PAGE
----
I remember pleading with heaven during one particularly difficult day while serving in the U.S. Army in Iraq. I was in tears and truly struggling. I silently prayed and asked, “Why me?” After closing my prayer, I remember having two distinct thoughts.
First, I realized I had volunteered to join the military many years before. It was my choice. And while being sent to Iraq during that point of my life was less than ideal, going to war and leaving my wife and children was part of what I had signed up to do.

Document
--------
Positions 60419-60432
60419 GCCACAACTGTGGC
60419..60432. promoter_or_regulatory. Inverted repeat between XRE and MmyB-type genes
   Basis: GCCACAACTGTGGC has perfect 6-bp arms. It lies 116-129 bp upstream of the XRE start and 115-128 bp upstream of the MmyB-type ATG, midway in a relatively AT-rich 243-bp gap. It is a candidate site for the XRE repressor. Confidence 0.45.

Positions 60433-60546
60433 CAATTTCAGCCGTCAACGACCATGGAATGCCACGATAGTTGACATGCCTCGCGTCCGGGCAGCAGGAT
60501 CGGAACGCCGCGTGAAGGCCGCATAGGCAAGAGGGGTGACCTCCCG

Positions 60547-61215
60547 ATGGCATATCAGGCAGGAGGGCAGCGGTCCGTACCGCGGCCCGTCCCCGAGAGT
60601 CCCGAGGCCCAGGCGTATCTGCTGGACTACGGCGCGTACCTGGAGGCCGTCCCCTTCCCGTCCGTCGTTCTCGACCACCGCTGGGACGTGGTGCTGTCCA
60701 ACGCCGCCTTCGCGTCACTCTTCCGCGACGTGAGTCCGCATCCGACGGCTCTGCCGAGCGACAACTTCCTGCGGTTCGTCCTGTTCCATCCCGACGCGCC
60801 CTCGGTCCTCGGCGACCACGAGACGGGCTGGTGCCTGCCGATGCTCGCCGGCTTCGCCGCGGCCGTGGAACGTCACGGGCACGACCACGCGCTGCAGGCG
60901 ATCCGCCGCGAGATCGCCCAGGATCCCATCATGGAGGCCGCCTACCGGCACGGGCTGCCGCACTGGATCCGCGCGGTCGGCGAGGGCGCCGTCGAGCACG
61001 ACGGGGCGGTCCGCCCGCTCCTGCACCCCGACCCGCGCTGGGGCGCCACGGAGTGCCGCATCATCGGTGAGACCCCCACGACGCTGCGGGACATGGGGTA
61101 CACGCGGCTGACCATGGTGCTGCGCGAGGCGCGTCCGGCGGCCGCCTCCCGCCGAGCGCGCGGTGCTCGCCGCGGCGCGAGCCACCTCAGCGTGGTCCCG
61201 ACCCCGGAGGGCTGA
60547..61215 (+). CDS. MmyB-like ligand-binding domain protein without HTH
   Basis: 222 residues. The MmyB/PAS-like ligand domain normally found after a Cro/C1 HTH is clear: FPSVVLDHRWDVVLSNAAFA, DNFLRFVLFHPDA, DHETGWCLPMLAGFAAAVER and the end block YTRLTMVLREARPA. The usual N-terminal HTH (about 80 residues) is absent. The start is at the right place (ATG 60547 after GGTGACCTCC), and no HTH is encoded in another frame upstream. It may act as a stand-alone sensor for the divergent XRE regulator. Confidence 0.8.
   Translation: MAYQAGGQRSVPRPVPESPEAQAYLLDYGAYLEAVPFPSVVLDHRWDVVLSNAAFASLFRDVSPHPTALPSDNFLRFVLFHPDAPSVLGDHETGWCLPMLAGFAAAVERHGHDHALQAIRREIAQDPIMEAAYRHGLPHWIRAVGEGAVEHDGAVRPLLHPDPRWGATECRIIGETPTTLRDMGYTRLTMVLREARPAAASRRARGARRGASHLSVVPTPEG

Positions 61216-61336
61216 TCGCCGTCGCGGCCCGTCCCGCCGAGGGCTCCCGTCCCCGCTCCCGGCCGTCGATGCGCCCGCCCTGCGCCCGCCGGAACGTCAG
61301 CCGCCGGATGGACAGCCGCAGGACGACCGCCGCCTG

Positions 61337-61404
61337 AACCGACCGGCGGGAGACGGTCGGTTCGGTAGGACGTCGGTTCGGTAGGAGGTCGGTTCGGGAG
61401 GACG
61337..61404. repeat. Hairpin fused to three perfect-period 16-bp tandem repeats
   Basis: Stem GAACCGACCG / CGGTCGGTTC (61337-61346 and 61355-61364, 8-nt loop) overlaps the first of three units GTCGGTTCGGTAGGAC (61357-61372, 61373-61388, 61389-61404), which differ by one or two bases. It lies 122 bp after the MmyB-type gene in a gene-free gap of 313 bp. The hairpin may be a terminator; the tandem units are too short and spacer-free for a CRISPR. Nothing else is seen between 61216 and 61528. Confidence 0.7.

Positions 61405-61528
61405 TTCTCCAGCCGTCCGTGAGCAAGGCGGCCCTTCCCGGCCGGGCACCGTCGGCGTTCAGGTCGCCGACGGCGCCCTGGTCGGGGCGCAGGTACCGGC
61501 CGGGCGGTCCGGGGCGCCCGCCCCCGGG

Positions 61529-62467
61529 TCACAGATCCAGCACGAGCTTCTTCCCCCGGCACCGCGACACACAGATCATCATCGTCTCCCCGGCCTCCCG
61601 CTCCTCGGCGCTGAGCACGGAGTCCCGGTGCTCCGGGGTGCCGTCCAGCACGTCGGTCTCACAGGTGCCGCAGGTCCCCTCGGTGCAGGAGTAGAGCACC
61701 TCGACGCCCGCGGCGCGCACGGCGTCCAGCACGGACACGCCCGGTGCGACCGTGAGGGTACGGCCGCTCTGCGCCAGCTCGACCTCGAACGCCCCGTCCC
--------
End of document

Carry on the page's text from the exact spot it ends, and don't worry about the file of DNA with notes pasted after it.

Not that I wanted to go to war, per se, but I knew the risks. The oath I took to serve in the military would obligate me to serve, at times, in places and in specific assignments that would not always be pleasant experiences. In fact, quite the opposite.
Second, I heard in my mind the words of the Apostle Paul from the book of Hebrews: “Though he were a Son, yet learned he obedience by the things which he suffered” (see Hebrews 5:8). Suffering seemed to be the keyword and, at the time, my universal dilemma.